Over the long term, Dr. Voelkerding projects, “We think the solution—and this is part of our development efforts—is to essentially create customized bioinformatics challenges on individual laboratory tests.” They envision that individual laboratories will provide the CAP with their generated data sets, he says. “We would then use in-silico algorithms to create a series of specific mutations in specific genes in their provided data set, then return that data set to them, without altering the overall format. When the lab receives back the in-silico data set, they would be able to run it through their pipeline and identify what differences we introduced.”

That customized approach, still in the developmental stage, is a reflection of how diverse the technical methods and approaches developed and implemented by clinical laboratories have turned out to be. “In some specific testing areas, there has been more of a movement toward harmonization of methodologies, but overall, we’re continuing to see an expansion of diversity, and that reflects that more labs are performing NGS-based testing, and they are each working through their own approaches.” Secondarily, he adds, commercial vendors are offering more and more technological methods and options to support the various process steps needed to generate an NGS test.

Meanwhile, evaluation of the initial results of the first NGS proficiency test continues, Dr. Voelkerding reports. He expects the bioinformatics and other new NGS PT challenges to be available by the end of the first quarter of 2016. “We’re currently reviewing the A mailing for 2015, then results will be coming from the B mailing in December.”

The other two NGS Surveys to be added in 2016 are for solid tumors and hematologic cancers. “We’re finalizing these now and they will be sent out to labs in early 2016,” Dr. Merker says. The Molecular Oncology Committee he chairs has been collaborating with the NGS project team, the CAP Personalized Health Care Committee, and the CAP/ACMG Biochemical and Molecular Genetics Resource Committee to develop the new NGS Surveys.
Survey development is a process that takes time, says Dr. Merker, co-director of the Stanford Medicine Clinical Genomics Service and assistant professor of pathology at Stanford University School of Medicine. “We needed to identify well-characterized specimens that would be usable for a broad variety of assays, and, consequently, we had to design and manufacture those materials.” Members of the Molecular Oncology Committee tested the materials already available and found there were challenges with those materials for some assay types. “So we specifically redesigned materials to get around those issues.”

The growth in NGS has already been striking, and Dr. Merker expects it to continue. “We’ve seen a dramatic uptake of NGS for heritable disease testing, initially with panel-based testing and more recently with broader-based testing such as exome or genome testing.” Likewise, survey data from clinical laboratories that participate in other CAP molecular oncology PT challenges indicate “there has been and will continue to be a significant increase in the use of NGS-based methods for somatic variant detection, particularly for testing solid tumors,” he says. Factors at play are improvements in sequencing accuracy, decreases in cost, and the availability of smaller, easier to operate, and more affordable desktop sequencers.

Dr. Merker

Dr. Merker

The Molecular Oncology Committee has led the effort to design PT for NGS-based testing for detection of somatic variants observed in solid tumors and hematologic malignancies. Says Dr. Merker: “For each Survey mailing, the CAP will provide three engineered specimens, composed of genomic DNA that contains up to six somatic variants in the genes being examined in the respective Surveys. Based on questionnaires included in other molecular oncology Surveys, we selected those genes and variants such that the Survey will be useful for most laboratories performing this type of testing.”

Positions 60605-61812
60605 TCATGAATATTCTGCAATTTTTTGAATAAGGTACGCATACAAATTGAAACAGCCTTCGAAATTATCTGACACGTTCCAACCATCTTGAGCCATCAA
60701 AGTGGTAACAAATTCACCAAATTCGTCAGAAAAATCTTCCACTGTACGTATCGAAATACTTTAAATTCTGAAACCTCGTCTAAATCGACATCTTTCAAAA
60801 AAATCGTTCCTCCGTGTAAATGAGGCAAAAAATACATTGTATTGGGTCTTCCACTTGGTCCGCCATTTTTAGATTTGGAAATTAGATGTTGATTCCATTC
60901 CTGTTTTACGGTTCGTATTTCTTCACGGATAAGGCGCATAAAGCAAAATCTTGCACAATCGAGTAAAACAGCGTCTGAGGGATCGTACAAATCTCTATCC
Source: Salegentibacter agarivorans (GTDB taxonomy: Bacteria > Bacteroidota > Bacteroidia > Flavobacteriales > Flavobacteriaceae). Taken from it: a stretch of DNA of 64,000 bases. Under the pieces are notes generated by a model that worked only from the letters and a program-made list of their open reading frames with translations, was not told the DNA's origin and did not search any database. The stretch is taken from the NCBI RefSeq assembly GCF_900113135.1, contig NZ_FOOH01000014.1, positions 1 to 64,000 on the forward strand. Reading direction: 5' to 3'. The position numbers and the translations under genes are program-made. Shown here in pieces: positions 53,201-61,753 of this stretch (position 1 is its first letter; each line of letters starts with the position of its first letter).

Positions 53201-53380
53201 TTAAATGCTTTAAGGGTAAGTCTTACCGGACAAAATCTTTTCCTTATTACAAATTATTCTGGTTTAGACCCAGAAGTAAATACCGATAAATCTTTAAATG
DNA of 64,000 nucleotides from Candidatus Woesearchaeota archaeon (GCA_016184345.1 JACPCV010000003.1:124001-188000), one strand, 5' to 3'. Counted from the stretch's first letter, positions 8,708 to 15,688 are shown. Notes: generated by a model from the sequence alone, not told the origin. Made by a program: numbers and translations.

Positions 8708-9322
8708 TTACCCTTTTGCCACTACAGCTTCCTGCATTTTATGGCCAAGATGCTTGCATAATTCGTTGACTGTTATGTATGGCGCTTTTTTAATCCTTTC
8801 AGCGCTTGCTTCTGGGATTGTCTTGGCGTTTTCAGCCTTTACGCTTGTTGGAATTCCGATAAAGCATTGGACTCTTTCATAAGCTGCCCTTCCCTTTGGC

The NGS Solid Tumor Survey will focus on the detection of somatic single nucleotide variants and small insertions or deletions observed in solid tumors. Twenty-eight genes are included in the NGS Solid Tumors Survey: AKT1, ALK, APC, ATM, BRAF, CDH1, CTNNB1, EGFR, ERBB2, FBXW7, FGFR2, GNAQ, GNAS, HRAS, IDH1, KIT, KRAS, MET, NRAS, PDGFRA, PIK3CA, PTEN, SMAD4, SMARCB1, SMO, SRC, STK11, and TP53.

The NGS Hematologic Malignancies Survey will focus on the detection of somatic single nucleotide variants and small insertions or deletions observed in hematologic malignancies. Twenty-four genes are included in that Survey: ASXL1, ATM, BRAF, CALR, CEBPA, CREBBP, CSF3R, DNMT3A, EZH2, FLT3, IDH1, IDH2, JAK2, KIT, KMT2D, MPL, MYD88, NOTCH1, NPM1, SF3B1, SRSF2, TET2, TP53, and U2AF1.

Although Dr. Merker is optimistic about the utility of the new NGS Surveys, he is confident the Surveys will confirm the high quality of laboratories’ performance in NGS. “Our PT experience to date indicates that labs are doing an exceptional job of testing in molecular oncology, and data generated during the piloting of these new Survey materials indicate high performance among pilot laboratories. We look forward to seeing a similar performance in our NGS Surveys next year.”

In the coming years, the CAP hopes to achieve a diversity of PT challenges, Dr. Voelkerding says, and that’s why the NGS project team he leads includes members of a variety of CAP resource committees. That cross-fertilization, or “cross-talk,” among project team members is important, he says. “In essence we’re creating a portfolio and infrastructure that can address not only the PT needed for germline and somatic variants for human diagnostic testing but also leveraged for the development of PT for NGS-based assays for infectious diseases and other clinical needs.”
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Anne Paxton is a writer in Seattle. For more information about NGS Surveys, go to “PT Order Supplements” at http://j.mp/cap_catalogs.